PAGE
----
Her classmates from Gloucester School agreed. A bitter wind and hundreds of floral wreaths left from the previous day's official ceremony to mark the 50th anniversary of the liberation of the camp, added to the eeriness.
The British school party was one of thousands who had come in recent weeks to pay their respects to the 100,000 people, mostly Jews and Soviet soldiers, who died there by execution, starvation or disease.
But these pupils did not have to travel as far as most visitors - just four kilometres by school bus. Gloucester School is part of the Hohne British Forces garrison in Luneburg Heath, Lower Saxony. Run by the Department for Education it has 400 pupils aged 11 to 16, mainly the children of servicemen.
It is a little piece of England inside Germany, right down to the scruffy black and white uniform and the chips and custard served for lunch. But living in the shadow of one of the most appalling events in modern history, and being part of a military base which exists as a result of the War, has lent a special meaning to the commemorations.
"This has been very sensitive for us," said headteacher Alan Pedder. "Many of our children have a German mother and wrestle with complicated feelings. Their families live in the surrounding communities and we have German support staff here. We don't want to go giving the impression that the German people they know have done anything wrong."
So at the school's memorial service on Thursday, Mr Pedder chose his words carefully. "We must remember that concentration camps were not invented in Germany and that long after Bergen-Belsen was destroyed other camps remain in different parts of the world, most recently in Bosnia," he said.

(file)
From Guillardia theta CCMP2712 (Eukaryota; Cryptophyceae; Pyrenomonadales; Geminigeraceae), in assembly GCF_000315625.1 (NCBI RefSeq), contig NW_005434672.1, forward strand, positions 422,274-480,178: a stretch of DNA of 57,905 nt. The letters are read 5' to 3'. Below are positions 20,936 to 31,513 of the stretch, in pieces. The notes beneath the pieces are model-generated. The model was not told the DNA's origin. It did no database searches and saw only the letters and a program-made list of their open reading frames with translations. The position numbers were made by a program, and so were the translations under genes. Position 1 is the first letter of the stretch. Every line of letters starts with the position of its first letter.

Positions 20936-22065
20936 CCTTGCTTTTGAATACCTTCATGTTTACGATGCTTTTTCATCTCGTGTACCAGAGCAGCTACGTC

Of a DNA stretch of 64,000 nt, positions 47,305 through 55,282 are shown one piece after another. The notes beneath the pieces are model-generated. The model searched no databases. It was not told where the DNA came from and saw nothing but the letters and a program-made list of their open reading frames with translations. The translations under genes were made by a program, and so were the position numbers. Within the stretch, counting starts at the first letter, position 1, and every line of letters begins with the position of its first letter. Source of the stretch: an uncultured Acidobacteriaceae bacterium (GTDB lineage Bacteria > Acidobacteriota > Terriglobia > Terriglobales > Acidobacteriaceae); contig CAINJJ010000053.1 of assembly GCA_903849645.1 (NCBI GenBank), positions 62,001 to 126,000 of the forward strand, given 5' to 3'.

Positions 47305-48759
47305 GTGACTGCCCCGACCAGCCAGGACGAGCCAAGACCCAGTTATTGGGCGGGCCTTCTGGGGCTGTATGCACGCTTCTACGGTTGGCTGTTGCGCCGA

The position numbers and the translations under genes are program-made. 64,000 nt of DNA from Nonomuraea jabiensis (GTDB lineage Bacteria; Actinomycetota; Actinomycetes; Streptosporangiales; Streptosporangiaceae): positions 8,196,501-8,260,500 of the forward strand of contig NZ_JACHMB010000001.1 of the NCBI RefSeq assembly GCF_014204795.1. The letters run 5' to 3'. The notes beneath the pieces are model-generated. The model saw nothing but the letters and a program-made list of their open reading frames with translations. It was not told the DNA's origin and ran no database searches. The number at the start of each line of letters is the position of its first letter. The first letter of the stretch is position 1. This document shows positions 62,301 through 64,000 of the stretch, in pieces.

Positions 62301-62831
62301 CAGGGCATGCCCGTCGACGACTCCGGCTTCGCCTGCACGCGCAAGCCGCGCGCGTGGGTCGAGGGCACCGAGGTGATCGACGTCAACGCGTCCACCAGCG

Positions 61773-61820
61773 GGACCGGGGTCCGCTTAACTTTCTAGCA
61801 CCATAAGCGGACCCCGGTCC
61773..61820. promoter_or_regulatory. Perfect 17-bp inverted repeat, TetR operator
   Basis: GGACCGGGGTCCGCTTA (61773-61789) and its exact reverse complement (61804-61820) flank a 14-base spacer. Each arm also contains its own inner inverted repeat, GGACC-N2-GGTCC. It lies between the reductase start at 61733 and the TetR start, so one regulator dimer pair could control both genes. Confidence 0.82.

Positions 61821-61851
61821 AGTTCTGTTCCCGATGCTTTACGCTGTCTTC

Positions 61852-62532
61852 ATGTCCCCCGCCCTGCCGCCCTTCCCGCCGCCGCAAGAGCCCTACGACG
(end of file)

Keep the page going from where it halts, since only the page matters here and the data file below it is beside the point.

The service concentrated on the effects of war on individual lives rather than historical facts and figures, with readings, for example, from the diaries of Anne Frank who died at Belsen and is buried in one of the mass graves.
And pupils will not be having a day off next Monday - the British military authorities said it would be insensitive to their German hosts. Instead Gloucester School was today taking part in Europatag (Europe Day) with local German schools.
This need for delicacy was brought home to deputy headteacher Chris Henderson when the trip to the memorial gardens was delayed by a German member of support staff anxious to point out that the village communities bordering Belsen had nothing to do with the concentration camp which was run by the SS.
But the events have also been a great opportunity for the pupils, said Mr Henderson, who teaches history and geography.
"We have history on our doorstep. It brings it alive for them."
The 1945 battle of Essel, in which British troops defeated one of the last remaining pockets of resistance in Germany, is used by the school as a GCSE case study. "The children can actually walk the path that the commandos took. They visit the memorial to the Germans who died there and see for themselves that they were just boys and older men, 16-year-olds and 70-year-olds. There was no one left to fight by then."
And after the memorial service, pupils met a Belsen survivor, a Polish Jew now living in Australia. "I knew I had to get out of there or die. They didn't waste any bullets on us," he said, explaining how he was so reduced to skin and bone that he did not recognise his own body.
"How did you get out?" asked 16-year-old Daniel Ribton, breaking his school friends' stunned silence. The survivor said he was lucky that, despite being thin, he was full face and so was considered healthy enough to work in a munitions factory. A few words which spoke more than many textbooks.
Before the school ceremony, many pupils had complained that yesterday's service had been boring. "What's it got to do with us, we weren't even born?" summed up the mood of some.
However, on the way back from laying their wreath in Belsen gardens, animated discussion broke out in the back of the bus. "It's sick to think they just dumped men, women and children together in one mass grave," said one.
And then: "We should remember it but we shouldn't bring it up in a bad way," said Danny Jauncey, aged 12. "People make the Germans out to be bad, but it was only a few of them who did this."